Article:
When the hippopotamus called Hubert, and later Huberta when it’s sex was determined, embarked on her journey from St Lucia to deep into the Eastern Cape in die 1920s, who would have thought that her memory would still live on today in the form of a hammer mill called Hippo.
The association at the time, relates founder Arthur Collins’ grandchild, Judith Simpson, was that munching mouth of the hippo that could devour anything, not unlike the Hippo hammermill that grinds up grain with ease.
The story of Huberta the hippo was conjoured up again recently when Hippo Mills, these days a division of ABC Hansen, celebrated its 90th anniversary at the Royal Show in Pietermaritzburg. It was also at the Royal that Arthur Collins exibited a Hippo hammer mill for the first time in 1928.
Basic design remained
Present at the celebrations where the three granddaughters of Arthur, Judith Simpson, Lee Clayton and Vena Gray, as well as Judith’s daughter Penny McKenna and granddaughter Meg, together with the next owner of Hippo, Clynt Walker, whose father Duncan bought the company from Arthur’s son Frank in 1985. The Walkers, in 2008, sold to ABC Hansen, who, under management of Mario van Niekerk, is intensely aware of the merit of the tradition and values instilled by the Collins’ 90 years ago.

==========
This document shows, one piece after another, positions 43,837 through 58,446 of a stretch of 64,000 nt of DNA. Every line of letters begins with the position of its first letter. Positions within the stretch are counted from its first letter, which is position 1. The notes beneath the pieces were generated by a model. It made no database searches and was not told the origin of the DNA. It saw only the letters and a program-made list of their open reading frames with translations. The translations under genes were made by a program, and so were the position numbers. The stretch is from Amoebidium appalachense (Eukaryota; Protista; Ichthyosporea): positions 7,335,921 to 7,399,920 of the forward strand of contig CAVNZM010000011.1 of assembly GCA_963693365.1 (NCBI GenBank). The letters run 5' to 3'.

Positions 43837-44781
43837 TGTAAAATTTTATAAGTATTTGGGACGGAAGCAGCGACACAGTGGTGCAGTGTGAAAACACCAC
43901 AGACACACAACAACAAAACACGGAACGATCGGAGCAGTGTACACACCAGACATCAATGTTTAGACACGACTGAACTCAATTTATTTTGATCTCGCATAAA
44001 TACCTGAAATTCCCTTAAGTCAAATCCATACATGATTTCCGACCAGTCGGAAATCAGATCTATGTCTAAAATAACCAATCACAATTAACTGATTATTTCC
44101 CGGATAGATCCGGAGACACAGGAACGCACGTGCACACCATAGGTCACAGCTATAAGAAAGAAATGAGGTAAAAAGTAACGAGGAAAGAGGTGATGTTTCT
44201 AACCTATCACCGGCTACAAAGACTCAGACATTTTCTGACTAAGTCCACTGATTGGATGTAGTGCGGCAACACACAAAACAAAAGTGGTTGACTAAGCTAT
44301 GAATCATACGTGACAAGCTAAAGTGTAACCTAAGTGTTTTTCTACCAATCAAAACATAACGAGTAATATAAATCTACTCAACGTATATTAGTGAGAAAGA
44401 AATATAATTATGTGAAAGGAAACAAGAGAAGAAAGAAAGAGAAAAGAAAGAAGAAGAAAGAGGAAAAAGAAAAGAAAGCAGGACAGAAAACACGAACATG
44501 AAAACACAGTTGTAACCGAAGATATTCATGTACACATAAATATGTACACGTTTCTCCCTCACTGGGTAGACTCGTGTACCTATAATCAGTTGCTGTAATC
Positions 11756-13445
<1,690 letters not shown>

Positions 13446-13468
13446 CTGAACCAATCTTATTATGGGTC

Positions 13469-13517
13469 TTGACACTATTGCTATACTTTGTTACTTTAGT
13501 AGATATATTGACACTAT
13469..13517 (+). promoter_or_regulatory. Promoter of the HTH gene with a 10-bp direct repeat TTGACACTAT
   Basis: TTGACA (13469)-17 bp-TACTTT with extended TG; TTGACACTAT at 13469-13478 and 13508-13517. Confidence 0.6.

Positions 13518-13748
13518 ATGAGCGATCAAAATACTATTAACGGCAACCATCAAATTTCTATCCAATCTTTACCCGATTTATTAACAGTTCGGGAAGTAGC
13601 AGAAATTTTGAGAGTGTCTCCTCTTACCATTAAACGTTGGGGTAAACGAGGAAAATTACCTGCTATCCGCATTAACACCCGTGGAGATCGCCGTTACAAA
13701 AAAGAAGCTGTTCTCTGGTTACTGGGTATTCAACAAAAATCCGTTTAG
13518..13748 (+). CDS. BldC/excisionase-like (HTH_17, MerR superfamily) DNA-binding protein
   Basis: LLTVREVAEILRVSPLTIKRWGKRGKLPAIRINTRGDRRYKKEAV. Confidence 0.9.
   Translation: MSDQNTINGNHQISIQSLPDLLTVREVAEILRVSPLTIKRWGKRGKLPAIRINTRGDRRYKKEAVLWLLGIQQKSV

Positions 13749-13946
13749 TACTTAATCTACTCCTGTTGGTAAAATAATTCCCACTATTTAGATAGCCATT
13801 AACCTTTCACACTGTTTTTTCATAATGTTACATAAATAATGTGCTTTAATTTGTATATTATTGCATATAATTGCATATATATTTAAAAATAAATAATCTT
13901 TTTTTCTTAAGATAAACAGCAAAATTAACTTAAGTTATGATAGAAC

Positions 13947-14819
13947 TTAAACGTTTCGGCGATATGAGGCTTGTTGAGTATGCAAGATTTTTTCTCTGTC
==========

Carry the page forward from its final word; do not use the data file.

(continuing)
Remarkably, he stressed, the basic design of the Hippo has not changed at all over the years, bearing testimony to the brilliance of the original designer, Arthur Collins, who saw the future of agriculture in mechanisation at a time when the motor car was not even a common sight in the country.
As part of the 90 year celebrations, Van Niekerk invited owners of Hippo hammer mills to tell their stories of how a Hippo mill changed their life for the better and stand a chance of winning a brand new Baby Hippo, to be donated to an organisation or community of their choice.
The winner, who was announced during the celebration, was Christopher Chilenjeh, who donated the Baby Hippo to his brother in Malawi, Luke Chilenjeh, to mill the grain for their community who has to cross a flooding river to get their grain milled otherwise.
Here’s to the next 90 years for Hippo Mills! – Izak Hofmeyr, AgriOrbit